I have a WPF textbox defined in XAML like this:

<Window.Resources>        
    <Style x:Key="textBoxInError" TargetType="{x:Type TextBox}">
        <Style.Triggers>
            <Trigger Property="Validation.HasError" Value="true">
                <Setter Property="ToolTip" Value="{Binding RelativeSource={x:Static RelativeSource.Self}, Path=(Validation.Errors)[0].ErrorContent}"/>
            </Trigger>
        </Style.Triggers>
    </Style>
</Window.Resources>

<TextBox x:Name="upperLeftCornerLatitudeTextBox" Style="{StaticResource textBoxInError}">
    <TextBox.Text>
        <Binding Path="UpperLeftCornerLatitude" Mode="TwoWay" UpdateSourceTrigger="PropertyChanged">
            <Binding.ValidationRules>
                <local:LatitudeValidationRule ValidationStep="RawProposedValue"/>
            </Binding.ValidationRules>
        </Binding>
    </TextBox.Text>
</TextBox>

As you can see, my textbox is bound to a decimal property on my business object called UpperLeftCornerLatitude which looks like this:

private decimal _upperLeftCornerLongitude;
public decimal UpperLeftCornerLatitude
{
    get { return _upperLeftCornerLongitude; }
    set
    {
        if (_upperLeftCornerLongitude == value)
        {
            return;
        }

        _upperLeftCornerLongitude = value;
        OnPropertyChanged(new PropertyChangedEventArgs("UpperLeftCornerLatitude"));
    }
}

My user will be entering a latitude value into this textbox and in order to validate that entry, I've created a validation rule that looks like this:

public class LatitudeValidationRule : ValidationRule
{
    public override ValidationResult Validate(object value, System.Globalization.CultureInfo cultureInfo)
    {
        decimal latitude;

        if (decimal.TryParse(value.ToString(), out latitude))
        {
            if ((latitude < -90) || (latitude > 90))
            {
                return new ValidationResult(false, "Latitude values must be between -90.0 and 90.0.");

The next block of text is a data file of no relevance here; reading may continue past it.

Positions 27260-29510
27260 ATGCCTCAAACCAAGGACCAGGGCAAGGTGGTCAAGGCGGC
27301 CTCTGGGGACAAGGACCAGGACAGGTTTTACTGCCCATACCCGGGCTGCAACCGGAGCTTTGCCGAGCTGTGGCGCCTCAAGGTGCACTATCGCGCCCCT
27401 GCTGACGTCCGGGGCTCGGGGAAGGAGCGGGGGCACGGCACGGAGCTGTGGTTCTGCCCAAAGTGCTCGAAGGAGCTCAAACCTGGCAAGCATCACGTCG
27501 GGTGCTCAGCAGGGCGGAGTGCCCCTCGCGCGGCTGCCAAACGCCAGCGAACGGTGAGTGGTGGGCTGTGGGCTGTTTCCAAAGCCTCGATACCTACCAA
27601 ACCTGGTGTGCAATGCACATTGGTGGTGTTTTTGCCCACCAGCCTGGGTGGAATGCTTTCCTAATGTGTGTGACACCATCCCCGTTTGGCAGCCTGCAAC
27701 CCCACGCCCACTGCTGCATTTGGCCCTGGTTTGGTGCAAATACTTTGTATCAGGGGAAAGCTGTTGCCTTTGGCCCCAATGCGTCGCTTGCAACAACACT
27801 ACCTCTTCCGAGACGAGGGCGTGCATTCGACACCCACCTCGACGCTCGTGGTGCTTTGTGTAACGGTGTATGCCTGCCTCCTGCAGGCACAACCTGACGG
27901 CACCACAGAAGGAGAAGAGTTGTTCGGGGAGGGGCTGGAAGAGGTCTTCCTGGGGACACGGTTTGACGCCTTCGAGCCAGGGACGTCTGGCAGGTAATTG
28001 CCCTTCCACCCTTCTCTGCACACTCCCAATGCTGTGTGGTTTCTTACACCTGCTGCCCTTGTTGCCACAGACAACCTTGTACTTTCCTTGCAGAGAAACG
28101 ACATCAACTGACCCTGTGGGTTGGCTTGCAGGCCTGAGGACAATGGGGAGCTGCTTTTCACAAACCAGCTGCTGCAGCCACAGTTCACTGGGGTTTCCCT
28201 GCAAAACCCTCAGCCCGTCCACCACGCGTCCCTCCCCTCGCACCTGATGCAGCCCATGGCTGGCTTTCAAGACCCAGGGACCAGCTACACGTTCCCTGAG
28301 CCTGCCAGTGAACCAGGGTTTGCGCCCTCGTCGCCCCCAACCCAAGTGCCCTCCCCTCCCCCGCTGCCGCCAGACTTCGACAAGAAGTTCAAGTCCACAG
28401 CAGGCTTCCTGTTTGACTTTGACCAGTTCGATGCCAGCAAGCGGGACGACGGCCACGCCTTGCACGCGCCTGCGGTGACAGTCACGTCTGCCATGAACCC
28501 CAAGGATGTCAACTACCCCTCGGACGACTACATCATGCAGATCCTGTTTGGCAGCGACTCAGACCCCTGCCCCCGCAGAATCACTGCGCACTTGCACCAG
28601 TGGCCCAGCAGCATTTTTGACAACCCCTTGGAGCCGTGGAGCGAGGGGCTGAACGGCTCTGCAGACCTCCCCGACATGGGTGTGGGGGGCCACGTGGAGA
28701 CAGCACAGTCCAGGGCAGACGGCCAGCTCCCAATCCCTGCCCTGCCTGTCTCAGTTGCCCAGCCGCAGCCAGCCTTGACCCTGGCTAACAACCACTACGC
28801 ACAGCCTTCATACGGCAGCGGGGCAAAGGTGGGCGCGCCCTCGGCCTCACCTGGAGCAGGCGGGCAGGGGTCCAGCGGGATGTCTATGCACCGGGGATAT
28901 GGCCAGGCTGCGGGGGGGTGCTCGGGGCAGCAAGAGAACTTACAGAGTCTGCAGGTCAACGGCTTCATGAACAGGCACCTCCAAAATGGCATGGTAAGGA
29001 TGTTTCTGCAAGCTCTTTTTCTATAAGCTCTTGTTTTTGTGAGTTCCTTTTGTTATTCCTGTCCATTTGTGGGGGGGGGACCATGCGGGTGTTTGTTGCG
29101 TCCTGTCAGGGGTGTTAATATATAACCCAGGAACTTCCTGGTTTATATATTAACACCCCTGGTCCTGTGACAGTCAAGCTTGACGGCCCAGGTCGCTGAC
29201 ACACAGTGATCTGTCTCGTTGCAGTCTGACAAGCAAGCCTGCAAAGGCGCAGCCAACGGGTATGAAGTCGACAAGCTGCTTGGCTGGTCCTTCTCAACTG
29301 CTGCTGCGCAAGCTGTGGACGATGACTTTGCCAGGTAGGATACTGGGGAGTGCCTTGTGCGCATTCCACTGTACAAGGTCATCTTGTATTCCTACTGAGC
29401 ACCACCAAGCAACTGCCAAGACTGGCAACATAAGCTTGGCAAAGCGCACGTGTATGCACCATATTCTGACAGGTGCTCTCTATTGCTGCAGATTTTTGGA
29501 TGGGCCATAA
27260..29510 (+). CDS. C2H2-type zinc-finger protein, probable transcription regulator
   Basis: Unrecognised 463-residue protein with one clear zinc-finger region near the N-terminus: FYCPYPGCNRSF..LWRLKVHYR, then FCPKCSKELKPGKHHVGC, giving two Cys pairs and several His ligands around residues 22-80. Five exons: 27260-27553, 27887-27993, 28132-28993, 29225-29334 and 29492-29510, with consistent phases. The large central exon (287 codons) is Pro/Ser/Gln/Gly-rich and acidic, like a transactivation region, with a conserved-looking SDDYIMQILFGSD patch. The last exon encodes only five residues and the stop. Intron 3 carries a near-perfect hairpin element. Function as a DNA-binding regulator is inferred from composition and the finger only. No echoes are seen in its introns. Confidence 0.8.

}
        }
        else
        {
            return new ValidationResult(false, "Latitude values must be between -90.0 and 90.0.");
        }

        return new ValidationResult(true, null);
    }
}

My textbox initially starts off empty and I have a breakpoint set at the beginning of my validation rule. I enter 1 in the textbox and when my debugger breaks inside of the validation rule, I can see that value = "1". So far so good. Now I continue running and enter a decimal point in the textbox (so we should have "1." now). Again, the debugger breaks inside of the validation rule and, as expected, value = "1.". If I step through the validation rule code, I see that it passes the latitude value check and returns the following:

new ValidationRule(true, null);

However, as soon as the validation rule returns and I step into the next line of code, I find myself on the first line of my UpperLeftCornerLatitude property setter. Mousing over value here reveals that it's a value of "1" instead of "1." as I would expect. So naturally when I continue running my code, I end up back in the textbox staring at a value of "1" instead of "1.". If I remove all of the breakpoints, the effect is that I can't seem to enter a decimal point in the textbox. Is there something obvious that I'm missing here that's causing my setter to end up with a value of "1" even though I have entered "1." in the textbox? Thanks very much!

  • 1
    Doesn't have anything to do with the ValidationRule, it has to do with the Converter. When you type "1." it cannot parse that as a decimal so it fallsback on "1" – Shoe Jan 8 '14 at 20:40
up vote 20 down vote accepted

Here are a few ways to fix this problem

A. Specify LostFocus (textbox default) for your binding

<Binding Path="UpperLeftCornerLatitude" Mode="TwoWay" UpdateSourceTrigger="LostFocus">
</Binding

B. Specify a Delay for the binding that will allow for some time for you to type the decimal

<Binding Path="UpperLeftCornerLatitude" Mode="TwoWay" UpdateSourceTrigger="PropertyChanged" Delay="1000">
</Binding

C. Change decimal to string and parse it yourself

D. Write a ValueConverter to override the default conversion process

class DecimalConverter : IValueConverter
{